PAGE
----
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SUNSET BEACH—It was sardine-room-only as residents packed a town meeting room Tuesday to address agenda issues at a town council workshop.
Foremost were proposed changes to the pets-on-strand ordinance.
A half-dozen residents urged council to leave the ordinance as is, except for shortening dogs’ leashes on the beach to 10 feet. The proposal will be brought to the next council meeting April 1.
Island resident Richard Hilderman said the only problem he sees are too-long leashes of 20 to 30 feet.
“I walk my dog on the beach and very rarely have I had to pick up somebody else’s dog doo-doo on the beach,” Hilderman said, adding it’s more like he has to “pick up crap left by other human beings.”
Island resident John Corbett said he strongly opposes any proposed ban not to allow dogs on the beach during the peak season between Memorial Day and Labor Day, when daytime hours are already regulated.
“So please don’t add another layer of enforcement on something that’s already there,” he said.
More island residents spoke as well.
“I’m here to speak on behalf of our voiceless friends and their dogs,” said Sunset Beach resident Nina Marable. “To many of us pets are our family members. Please don’t ban our family members from the beach.”
Town councilwoman Carol Scott said she received a number of phone calls from people begging to leave the ordinance the way it is except for shortening leashes.
“Without exception, nobody wants to eliminate dogs from Memorial Day to Labor Day,” she said.
In response to why proposed amendments were on the agenda, town councilman Lou DeVita said they had been discussed at a beach-patrol debriefing after the summer months.
“Leash lengths were a problem, and other issues brought to council,” DeVita said. “We decided we needed to take a look at this. Unless you’re out there 24/7, enforcement is impossible. No matter what we do with the ordinance, our beach-patrol hours are seasonal.”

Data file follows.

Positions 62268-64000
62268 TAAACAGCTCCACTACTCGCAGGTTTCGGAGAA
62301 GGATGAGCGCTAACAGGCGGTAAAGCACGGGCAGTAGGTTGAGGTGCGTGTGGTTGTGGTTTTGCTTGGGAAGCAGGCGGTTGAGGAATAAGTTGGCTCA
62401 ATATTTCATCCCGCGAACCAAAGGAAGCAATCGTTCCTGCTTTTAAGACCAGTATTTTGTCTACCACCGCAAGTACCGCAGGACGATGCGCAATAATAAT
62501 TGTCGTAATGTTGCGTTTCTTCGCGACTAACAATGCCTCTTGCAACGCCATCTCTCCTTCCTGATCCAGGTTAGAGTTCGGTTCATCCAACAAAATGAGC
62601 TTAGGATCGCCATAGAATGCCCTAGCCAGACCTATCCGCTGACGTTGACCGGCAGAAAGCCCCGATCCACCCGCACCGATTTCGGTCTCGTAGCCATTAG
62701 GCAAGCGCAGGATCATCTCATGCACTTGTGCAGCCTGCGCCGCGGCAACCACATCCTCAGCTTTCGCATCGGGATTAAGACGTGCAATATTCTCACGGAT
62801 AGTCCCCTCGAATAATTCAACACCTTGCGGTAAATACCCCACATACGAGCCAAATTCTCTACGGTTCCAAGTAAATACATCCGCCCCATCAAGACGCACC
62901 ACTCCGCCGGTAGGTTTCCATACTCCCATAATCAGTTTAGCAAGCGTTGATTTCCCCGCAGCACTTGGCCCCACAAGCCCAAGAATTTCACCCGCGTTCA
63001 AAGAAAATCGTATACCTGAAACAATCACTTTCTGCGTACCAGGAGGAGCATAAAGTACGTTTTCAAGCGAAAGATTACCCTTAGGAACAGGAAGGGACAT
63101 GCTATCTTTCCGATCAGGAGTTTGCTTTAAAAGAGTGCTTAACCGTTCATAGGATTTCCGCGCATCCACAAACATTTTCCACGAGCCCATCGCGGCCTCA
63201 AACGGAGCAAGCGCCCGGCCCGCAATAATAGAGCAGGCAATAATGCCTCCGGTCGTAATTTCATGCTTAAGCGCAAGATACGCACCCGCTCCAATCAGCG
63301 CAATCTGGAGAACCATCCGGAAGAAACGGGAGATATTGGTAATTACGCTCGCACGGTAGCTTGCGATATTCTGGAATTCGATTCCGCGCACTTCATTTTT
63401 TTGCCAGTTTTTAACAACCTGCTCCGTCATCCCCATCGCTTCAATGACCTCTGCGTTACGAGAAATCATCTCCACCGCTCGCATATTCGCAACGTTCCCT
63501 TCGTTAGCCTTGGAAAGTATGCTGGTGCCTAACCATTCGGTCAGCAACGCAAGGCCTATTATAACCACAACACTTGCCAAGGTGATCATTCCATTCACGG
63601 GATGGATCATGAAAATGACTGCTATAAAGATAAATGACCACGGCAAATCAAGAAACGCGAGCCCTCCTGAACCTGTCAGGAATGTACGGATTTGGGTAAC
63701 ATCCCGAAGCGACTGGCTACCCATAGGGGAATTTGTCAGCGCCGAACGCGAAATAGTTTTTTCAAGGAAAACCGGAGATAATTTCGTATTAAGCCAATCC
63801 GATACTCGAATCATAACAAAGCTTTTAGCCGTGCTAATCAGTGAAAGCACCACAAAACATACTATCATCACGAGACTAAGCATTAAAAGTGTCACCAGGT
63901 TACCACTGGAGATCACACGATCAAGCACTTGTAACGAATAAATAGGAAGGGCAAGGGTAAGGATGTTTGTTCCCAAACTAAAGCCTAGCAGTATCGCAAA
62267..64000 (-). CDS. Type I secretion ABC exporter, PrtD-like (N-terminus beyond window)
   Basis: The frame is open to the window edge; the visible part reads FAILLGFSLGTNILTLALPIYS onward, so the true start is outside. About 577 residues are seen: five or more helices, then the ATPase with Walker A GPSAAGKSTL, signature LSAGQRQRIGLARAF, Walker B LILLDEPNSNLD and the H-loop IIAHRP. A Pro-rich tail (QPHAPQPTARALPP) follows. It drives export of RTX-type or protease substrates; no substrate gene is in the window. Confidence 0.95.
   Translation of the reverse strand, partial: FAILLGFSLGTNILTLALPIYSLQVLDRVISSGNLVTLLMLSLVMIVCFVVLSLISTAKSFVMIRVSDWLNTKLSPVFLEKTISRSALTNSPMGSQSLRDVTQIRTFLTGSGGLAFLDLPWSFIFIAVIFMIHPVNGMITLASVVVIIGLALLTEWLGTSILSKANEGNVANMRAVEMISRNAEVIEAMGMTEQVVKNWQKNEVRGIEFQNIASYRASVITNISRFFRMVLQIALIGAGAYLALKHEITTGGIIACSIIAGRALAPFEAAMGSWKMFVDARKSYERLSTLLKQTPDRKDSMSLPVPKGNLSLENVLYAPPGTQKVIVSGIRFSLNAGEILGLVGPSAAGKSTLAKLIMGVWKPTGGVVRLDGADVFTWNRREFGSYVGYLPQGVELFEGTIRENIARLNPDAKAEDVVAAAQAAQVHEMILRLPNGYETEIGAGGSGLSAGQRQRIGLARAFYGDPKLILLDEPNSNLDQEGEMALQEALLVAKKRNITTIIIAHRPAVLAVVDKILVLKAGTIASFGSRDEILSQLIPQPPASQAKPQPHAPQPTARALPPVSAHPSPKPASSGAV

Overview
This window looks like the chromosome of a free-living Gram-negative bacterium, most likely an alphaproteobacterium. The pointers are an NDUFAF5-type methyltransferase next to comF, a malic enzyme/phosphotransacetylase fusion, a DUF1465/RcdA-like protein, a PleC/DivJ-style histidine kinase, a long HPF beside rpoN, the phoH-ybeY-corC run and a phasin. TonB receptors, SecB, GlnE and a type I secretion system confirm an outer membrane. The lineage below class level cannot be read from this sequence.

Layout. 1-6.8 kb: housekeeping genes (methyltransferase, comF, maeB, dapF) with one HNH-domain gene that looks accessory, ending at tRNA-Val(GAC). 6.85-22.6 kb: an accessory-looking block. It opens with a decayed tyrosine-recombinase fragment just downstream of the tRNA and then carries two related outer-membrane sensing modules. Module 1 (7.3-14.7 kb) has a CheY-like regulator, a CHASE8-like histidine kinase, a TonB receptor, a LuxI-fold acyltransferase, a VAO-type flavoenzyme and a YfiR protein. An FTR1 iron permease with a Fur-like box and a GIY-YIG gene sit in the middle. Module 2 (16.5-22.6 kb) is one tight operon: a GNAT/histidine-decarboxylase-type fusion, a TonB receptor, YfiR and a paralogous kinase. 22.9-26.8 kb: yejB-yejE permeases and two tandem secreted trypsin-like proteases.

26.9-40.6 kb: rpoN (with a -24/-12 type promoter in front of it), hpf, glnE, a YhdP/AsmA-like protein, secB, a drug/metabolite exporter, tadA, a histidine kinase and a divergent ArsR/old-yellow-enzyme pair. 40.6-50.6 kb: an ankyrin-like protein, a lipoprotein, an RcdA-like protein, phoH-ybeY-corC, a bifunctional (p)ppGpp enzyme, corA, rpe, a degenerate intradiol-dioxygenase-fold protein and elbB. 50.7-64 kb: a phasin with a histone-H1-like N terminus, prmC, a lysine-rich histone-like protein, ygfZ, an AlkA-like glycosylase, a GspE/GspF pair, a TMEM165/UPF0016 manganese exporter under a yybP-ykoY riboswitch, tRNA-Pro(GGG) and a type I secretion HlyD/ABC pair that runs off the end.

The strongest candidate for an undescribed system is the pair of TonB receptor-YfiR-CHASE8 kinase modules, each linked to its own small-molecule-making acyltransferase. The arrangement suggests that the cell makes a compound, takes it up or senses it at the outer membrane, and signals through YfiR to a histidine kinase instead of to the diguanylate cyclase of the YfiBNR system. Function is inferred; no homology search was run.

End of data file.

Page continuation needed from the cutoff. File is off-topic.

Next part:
Business owners hoping to launch a future merchants association asked for the town board’s consideration regarding dispersal of accommodations or occupancy tax.
Group members, including Dave Nelson, Ron Watts and Marc Kaplan, gave a slide presentation outlining annual trends in occupancy tax revenues, including 1 percent collected by the county for tourism promotion and 5 percent for tourism and beach re-nourishment.
“Unfortunately, the trend is not our friend, particularly in Sunset Beach,” Watts said.
He urged the board to handle the money the way it was intended, for use by a tourism development authority or “this group—we’re ready to go,” Watts said.
According to the group, Sunset Beach received $773,742 in occupancy tax in 2011-2012. According to House Bill 859 enacted by the North Carolina General Assembly in 1997, 3 percent of revenues is to be used to promote travel and tourism and tourism-related purposes and 2 percent is to be used for beach re-nourishment.
Laura Lewis is a staff writer at the Beacon. Reach her at 754-6890 or email firstname.lastname@example.org.